It was Davis who denied Griffiths a second world crown in the 1988 final, but since retiring from playing the Llanelli man has proved one of the most successful coaches on the circuit.

Mark Williams lifts the 2000 world title after beating Matthew Stevens
Mark Williams lifts the 2000 world title after beating Matthew Stevens

Williams, born just a short hop across the Sirhowy valley from Ray Reardon in Cwm, will never terrorise the game in the way that Dracula did in the '70s - there are just too many top-quality professionals around these days.

The young pretender lacks consistency, but the sheer quality of the play he is able to produce sees him as a serious contender for the title of Wales' greatest snooker player.

When Williams gets into his groove, he has proved himself capable of dominating the game at a time when snooker has perhaps its highest quality operators around.

He has been ranked number one for three seasons in his career, despite competing against the likes of Stephen Hendry, Ronnie O'Sullivan and John Higgins.

Yet, after claiming his first world title in 2000, the Gwent man won just one tournament the following year.

His 2002/3 season was perhaps the finest ever produced by a Welshman, Williams' stunning potting and devastating attacking play seeing him win the UK Championship, Masters and World title.

He has since struggled to attain anything near that peak and - remarkably for a player of his ability - dropped out of the top 16 in 2008/9.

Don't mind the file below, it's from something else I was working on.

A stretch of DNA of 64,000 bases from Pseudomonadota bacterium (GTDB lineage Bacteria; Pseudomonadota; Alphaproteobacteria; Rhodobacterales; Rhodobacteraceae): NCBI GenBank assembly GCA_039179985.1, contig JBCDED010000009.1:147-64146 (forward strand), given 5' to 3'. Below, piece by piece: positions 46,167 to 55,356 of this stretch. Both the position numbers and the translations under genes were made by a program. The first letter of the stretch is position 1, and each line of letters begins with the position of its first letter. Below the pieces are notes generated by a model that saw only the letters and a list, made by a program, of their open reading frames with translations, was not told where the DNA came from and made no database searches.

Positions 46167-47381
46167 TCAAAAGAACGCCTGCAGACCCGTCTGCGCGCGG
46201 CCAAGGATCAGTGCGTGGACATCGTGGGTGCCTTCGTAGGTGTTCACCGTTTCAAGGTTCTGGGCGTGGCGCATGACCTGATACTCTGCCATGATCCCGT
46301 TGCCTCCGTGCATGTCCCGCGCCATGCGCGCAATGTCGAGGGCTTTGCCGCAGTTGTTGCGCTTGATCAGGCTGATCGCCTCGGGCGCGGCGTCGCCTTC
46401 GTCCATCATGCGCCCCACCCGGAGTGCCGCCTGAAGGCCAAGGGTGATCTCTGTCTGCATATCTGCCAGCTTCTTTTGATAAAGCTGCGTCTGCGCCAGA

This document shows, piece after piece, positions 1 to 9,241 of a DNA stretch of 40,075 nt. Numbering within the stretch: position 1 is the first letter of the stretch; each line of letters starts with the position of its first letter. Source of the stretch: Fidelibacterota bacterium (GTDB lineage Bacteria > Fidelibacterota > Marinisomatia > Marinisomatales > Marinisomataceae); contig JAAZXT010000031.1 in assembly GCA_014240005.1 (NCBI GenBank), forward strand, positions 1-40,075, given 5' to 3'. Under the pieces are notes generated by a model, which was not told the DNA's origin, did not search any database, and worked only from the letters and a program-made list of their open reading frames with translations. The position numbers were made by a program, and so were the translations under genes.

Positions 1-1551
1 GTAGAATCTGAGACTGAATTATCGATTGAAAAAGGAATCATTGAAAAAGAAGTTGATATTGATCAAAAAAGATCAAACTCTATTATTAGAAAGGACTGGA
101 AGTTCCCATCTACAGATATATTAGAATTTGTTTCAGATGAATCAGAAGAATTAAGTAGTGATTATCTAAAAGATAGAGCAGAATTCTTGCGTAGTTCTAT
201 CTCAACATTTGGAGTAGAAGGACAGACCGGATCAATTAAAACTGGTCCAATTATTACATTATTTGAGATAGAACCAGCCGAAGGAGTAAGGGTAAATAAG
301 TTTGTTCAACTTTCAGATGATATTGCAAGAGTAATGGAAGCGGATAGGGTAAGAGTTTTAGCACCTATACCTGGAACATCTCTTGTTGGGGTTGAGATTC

He went four years without a ranking tournament win, but you write Williams off at your peril and he bounced back to form to claim the 2010 China Open, the 17th ranking win of his career.

Should he find some sustained form, he could yet challenge Reardon for the title of Wales' all-time greatest.

Robert Milkins shakes Mark Williams' hand

Archive - Williams joins Crucible 147 club

Known as "Dracula", six-time world champion Ray Reardon strangled terrified opponents
Known as "Dracula", six-time world champion Reardon terrified foes

Reardon is a legend of the game, a six-time world champion who dominated the '70s as comprehensively as Steve Davis and Stephen Hendry ruled the following two decades.

Nick-named Dracula, the Tredegar man terrified opponents with his control of the tactical situation, strangling the life from their game as he kept them cueing into blind alleys.

Reardon played on as a new form of snooker began to emerge, with faster cloths and larger pockets favouring attacking play and the long-pot sharpshooters.

Failing eyesight also hampered him, despite his adoption of Dennis Taylor-style droopy glasses.

It was never an easy night against the Welshman, though, and he narrowly missed out on a seventh world title in the final against Alex Higgins in 1982.

Alex Higgins wins the 1982 Snooker World Championship

Archive - Alex Higgins v Ray Reardon, 1982

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see also
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BBC Sport Wales coverage
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Snooker on the BBC